“‘We been hearing this voice,’ I decide to holler up at him. ‘A voice?’ this fella hollers back down at me. ‘A voice,’ I tell him again. ‘You can hear it right now if you listen,’ I tell him, ‘and I was thinking maybe the power lines were picking up a radio signal or something.’ Soon as I say that,” Frank says, “a couple of the old folks start inching away from me like they don’t want this fella from Green Mountain Power thinking they’re associated with me in some way. The lady what owns that cat? She’s giving me one of those quasi-compassionate looks of hers,” says Frank, “but she’s starting to inch away from me, too. Ain’t none of them can hear it I guess. Ain’t none of them attuned to it the way Darleen and me are.
“Certainly not that fella in the bucket. He’s already switched off his flashlight, closed up the transformer and is lowering himself back down to the ground. ‘Distribution lines like these do one thing and one thing only,’ he tells me. ‘They carry power from a substation to various service drops. They don’t transmit radio signals,’ he tells me, ‘and they certainly don’t speak of their own accord. I’d be happy to go further into the particulars of electrical engineering,’ this asshole tells me, ‘but that won’t change any of the basic facts here.’
“Guess that’s what sets me off,” Frank says. “That and the goddman voice itself. It won’t let up. It’s babbling like crazy now. Truth is, it’s damn near incoherent. What little I can make out has to do with setting it free. It’s begging me to set it free. Begging me,” says Frank, “and I don’t really see as how I can deny it. I don’t really see as how I got any other choice but to march back on into the house and rip that Craftsman Vanadium double-edged logging axe I got hanging on the living room wall alongside my other antique tools. Handle’s thirty-four inches long. Blade’s ten inches wide. Dates back to 1922 and while I wouldn’t otherwise ever even think about touching an artifact like that I ain’t thinking about such earthly matters here.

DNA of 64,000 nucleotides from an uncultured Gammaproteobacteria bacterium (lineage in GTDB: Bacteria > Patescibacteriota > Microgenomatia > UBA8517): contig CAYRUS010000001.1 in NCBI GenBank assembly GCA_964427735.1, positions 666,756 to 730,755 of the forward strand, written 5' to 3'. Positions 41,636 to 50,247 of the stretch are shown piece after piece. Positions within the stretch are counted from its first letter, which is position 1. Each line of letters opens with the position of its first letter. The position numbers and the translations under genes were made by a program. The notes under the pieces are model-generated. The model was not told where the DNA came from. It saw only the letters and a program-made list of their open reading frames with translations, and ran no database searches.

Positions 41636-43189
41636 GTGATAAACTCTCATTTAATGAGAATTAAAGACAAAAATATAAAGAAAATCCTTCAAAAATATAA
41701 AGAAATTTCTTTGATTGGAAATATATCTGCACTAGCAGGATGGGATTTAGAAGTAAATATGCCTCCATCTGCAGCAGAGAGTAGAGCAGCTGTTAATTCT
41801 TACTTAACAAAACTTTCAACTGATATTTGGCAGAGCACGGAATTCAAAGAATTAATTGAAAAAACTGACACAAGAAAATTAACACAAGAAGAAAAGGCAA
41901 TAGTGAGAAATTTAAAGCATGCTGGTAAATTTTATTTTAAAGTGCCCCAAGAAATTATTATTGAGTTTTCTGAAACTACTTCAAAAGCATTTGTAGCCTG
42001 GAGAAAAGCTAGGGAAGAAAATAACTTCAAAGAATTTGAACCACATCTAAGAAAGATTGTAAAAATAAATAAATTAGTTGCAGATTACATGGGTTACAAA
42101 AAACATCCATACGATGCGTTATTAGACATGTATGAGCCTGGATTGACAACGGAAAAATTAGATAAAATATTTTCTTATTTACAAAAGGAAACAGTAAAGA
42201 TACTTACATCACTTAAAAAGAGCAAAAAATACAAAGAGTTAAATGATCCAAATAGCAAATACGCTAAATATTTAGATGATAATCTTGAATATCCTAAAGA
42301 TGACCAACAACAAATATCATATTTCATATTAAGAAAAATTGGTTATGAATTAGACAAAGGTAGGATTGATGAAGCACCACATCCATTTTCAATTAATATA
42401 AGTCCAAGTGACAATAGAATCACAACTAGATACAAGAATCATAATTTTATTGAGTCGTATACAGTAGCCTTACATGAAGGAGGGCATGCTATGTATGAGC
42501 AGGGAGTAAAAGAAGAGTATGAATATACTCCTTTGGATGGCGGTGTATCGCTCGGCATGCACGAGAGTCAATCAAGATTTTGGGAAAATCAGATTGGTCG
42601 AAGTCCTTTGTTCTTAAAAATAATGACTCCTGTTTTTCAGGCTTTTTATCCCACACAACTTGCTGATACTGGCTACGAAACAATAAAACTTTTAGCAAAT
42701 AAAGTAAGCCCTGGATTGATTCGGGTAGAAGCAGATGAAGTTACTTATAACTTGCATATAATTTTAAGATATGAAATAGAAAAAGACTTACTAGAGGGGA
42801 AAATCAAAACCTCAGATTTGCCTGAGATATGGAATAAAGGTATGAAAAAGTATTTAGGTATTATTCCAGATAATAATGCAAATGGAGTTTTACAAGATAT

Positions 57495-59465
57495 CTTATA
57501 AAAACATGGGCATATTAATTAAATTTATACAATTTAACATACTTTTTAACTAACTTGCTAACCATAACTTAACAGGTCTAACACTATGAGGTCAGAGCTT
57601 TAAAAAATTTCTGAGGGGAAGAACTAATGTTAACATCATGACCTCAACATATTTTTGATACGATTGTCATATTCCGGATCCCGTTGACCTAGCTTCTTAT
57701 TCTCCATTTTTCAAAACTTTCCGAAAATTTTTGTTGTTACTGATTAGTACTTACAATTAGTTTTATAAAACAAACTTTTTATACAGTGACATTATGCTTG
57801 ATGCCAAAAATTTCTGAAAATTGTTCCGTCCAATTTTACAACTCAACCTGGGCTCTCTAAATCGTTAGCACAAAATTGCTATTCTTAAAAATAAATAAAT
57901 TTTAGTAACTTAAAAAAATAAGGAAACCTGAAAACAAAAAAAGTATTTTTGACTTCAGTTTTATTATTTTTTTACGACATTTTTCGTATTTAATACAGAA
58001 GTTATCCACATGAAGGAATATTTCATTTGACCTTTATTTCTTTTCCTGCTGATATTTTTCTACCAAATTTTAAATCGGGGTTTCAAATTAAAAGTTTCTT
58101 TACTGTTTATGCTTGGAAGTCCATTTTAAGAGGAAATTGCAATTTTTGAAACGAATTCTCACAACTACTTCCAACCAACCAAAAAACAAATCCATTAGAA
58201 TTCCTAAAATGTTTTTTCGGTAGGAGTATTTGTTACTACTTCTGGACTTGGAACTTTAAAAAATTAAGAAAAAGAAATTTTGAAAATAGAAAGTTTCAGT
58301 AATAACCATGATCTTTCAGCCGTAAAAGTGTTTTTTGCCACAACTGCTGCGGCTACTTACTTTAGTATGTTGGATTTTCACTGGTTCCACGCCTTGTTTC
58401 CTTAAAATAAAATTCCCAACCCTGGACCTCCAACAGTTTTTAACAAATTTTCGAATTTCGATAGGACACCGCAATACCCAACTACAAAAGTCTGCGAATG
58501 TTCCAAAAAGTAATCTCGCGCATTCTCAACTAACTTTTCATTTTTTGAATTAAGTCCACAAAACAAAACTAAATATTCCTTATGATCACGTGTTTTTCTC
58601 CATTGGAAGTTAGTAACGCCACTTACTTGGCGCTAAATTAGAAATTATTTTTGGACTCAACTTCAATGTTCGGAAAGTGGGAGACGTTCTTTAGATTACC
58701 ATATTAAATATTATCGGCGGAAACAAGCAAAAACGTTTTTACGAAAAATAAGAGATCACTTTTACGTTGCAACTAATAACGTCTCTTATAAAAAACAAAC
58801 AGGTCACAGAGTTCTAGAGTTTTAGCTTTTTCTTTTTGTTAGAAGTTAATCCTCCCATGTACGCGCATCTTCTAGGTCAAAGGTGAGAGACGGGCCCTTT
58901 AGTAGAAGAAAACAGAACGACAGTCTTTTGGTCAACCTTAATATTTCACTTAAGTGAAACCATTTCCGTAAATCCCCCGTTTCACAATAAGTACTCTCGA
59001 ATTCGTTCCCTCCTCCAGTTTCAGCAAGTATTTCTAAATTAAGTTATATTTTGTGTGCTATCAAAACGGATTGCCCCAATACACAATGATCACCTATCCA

“I’m thinking maybe in a moment of distraction some careless god cast down a divine bolt of electricity and imbued the power lines with consciousness. If,” Frank says, “you believe in that kinda thing. Maybe there’s always been life in there,” he says, “laying dormant until that surge the other night woke it. Maybe,” he says, “Darleen summoned the whole thing into being herself. An improbable sentience,” Frank says, “conjured through sheer will. She believes it exists,” says Frank, “therefore it does.
“Or maybe it’s all just electrons and protons and other such subatomic stuff. You got billions of these suckers inside you and what they’re doing is generating electrochemical signals. They’re like the transmission system in this analogy. Now your nervous system,” Frank says, “that’s the distribution system these signals travel along. A synapse,” he says, “is like a transformer adjusting the signal’s voltage before all that energy hits your brain. Now Darleen,” says Frank, “her body’s basically losing energy all the time. Deteriorating,” he says, “but what we know about energy is there ain’t no way to create it nor destroy it. It can change form, though. Transferred, too,” Frank says, “and what I’m thinking is maybe Darleen’s energy’s been transferred somehow into the power lines. You understand what I’m saying? It’s like Darleen’s system of being can’t quite sustain itself no more so what it’s gone and done is locked into this other system. Problem is,” he says, “this system can’t really sustain itself no more neither. Maybe that’s just the nature of things.
“That’s what I’m thinking anyways as I march back outta the house and start swinging the axe at the utility pole. I’m aiming at a spot right below this old yard sale sign,” says Frank, “but I miss actually and slice that sign in half. My next swing ain’t much better. Hard to concentrate what with all them kids yelling at me,” Frank says, “though on my third swing I actually manage to hit that spot. Hit it again on the next swing,” he says, “but a splinter kinda shoots out and almost gets me in the eye and I realize then there ain’t no way I can chop that entire thing down.
“I gotta get to the transformer itself,” says Frank, “so I drag the ladder outta the garage and prop it up against the side of that pole. Now a couple of the kids there later told the cops I started swinging the axe at them,” says Frank, “which I wanna make clear is only partially true. They were trying to shake me off that ladder as I was climbing up,” he tells me, “so I just took a couple quick swipes in their general direction so as to scare ‘em off. Wouldn’t have made it up that ladder otherwise. When I do finally reach the top I raise that Vanadium double-edge high up above my head, bash it against that transformer and—” Frank raises that crutch like he’s about to swing it against the compactor, I ready myself to get all startled again, Frank pulls the crutch back “—well, it ain’t enough actually. That’s what that voice is telling me anyways.